Wood cement composites using spent CCA treated wood
1999 - IRG/WP 99-50126
The feasibility of using spent or out-of-service CCA treated wood as a component of wood/cement composites was evaluated. Cold pressed wood particle cement boards were made using CCA treated particles from a red pine (Pinus resinosa Ait.) pole removed from service and from untreated red pine wood from a new pole. Boards were manufactured using a range of wood to cement ratios and water to cement ratios. After curing the boards were evaluated for bending strength and stiffness, internal bond strength, water absorption, thickness swell, decay resistance and CCA leaching properties. The inclusion of CCA treated wood in the composite resulted in improved physical and mechanical properties compared to board made with untreated wood. There was also evidence of improved decay resistance in boards with spent CCA treated wood. Arsenic and copper leaching losses were very low from the wood cement composite compared to leaching from equivalent amounts of CCA treated wood. However, chromium leaching rates were not reduced.
Chen Huang, P A Cooper


Preservative treatment of round bamboos by a new technique - Some further studies. Part 1
1990 - IRG/WP 3607
In general, the easy susceptibility of bamboos to wood destroying agencies is a major constraint in its rational utilisation. This is more so in tropical countries like India where wood destroying agencies are quite active. In an earlier publication, it was reported that round bamboo specimens of Bambusa balcooa, having three nodes, could be satisfactorily treated by CCA by a new technique developed at the R & D laboratories of Ascu India. It was also stated that further experimental work was in progress with longer specimens. Details of the results obtained so far are reported in this paper.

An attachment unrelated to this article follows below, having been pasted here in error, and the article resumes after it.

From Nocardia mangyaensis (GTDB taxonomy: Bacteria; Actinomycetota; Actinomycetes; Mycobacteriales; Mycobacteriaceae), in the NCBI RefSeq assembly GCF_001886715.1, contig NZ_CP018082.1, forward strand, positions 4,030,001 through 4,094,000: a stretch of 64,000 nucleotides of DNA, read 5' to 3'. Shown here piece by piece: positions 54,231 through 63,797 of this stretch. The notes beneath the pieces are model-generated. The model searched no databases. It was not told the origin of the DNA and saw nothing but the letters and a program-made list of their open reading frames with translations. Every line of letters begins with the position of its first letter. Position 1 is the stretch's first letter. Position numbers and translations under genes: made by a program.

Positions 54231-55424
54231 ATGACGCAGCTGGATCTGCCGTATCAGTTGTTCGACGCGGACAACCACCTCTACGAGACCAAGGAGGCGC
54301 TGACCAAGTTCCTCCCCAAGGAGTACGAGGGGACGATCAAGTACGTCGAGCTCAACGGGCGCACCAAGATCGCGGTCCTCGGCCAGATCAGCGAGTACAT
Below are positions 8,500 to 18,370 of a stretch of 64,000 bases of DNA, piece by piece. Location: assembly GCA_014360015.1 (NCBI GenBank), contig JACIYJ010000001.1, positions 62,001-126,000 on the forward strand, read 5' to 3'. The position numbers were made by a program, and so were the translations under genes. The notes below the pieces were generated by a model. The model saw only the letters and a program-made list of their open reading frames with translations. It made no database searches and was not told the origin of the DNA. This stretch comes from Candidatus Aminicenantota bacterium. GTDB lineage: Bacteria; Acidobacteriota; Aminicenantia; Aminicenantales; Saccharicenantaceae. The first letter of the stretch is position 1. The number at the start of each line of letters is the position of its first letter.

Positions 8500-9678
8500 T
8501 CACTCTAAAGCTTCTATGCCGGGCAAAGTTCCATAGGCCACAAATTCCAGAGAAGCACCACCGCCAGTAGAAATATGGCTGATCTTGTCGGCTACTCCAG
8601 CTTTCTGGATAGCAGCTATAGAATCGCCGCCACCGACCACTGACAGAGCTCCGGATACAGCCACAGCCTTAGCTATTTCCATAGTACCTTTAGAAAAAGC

V R Sonti, B Chatterjee


Study on the thickness swelling of mould-resistant chemical treated bamboo strand woven outdoor flooring
2010 - IRG/WP 10-40489
To prevent bamboo strand woven flooring from mould, several preservatives were chosen to treat bamboo strand before dipping into adhesives and pressing. The thickness swelling and mould resistant effect of the finished board were studied. Results showed that different preservatives had different influences on the thickness swelling of BSWF, and in order to reduce the thickness swelling of the finished board, bamboo strands should be dried to certain moisture content after treated with preservatives. Water-based organic fungicide preservative (ZJFC-Ⅰ) and the compounds of CCC and Propiconazole (PPA) (ZJFC-Ⅱ) when dried to certain moisture content, had no or little influences on the thickness swelling of BSWF, which were 14.5% and 14.7%, respectively, a little higher than water treated controls (13.3%), and much lower than ACQ treated ones (20.7%). But if the treated strands were simply air-dried, the thickness swelling of manufactured board were very high. Laboratory mould resistant test showed that ZJFC-Ⅰ and ZJFC-Ⅱ were the most prospect preservatives for BSWF. But a lot of test should be carried out in the field for outdoor application.
Fangli Sun, Binfu Bao, Shenyuan Fu, Anliang Chen


Chapter 11 - Preservation of talla bamboo
2007 - IRG/WP 07-10635-11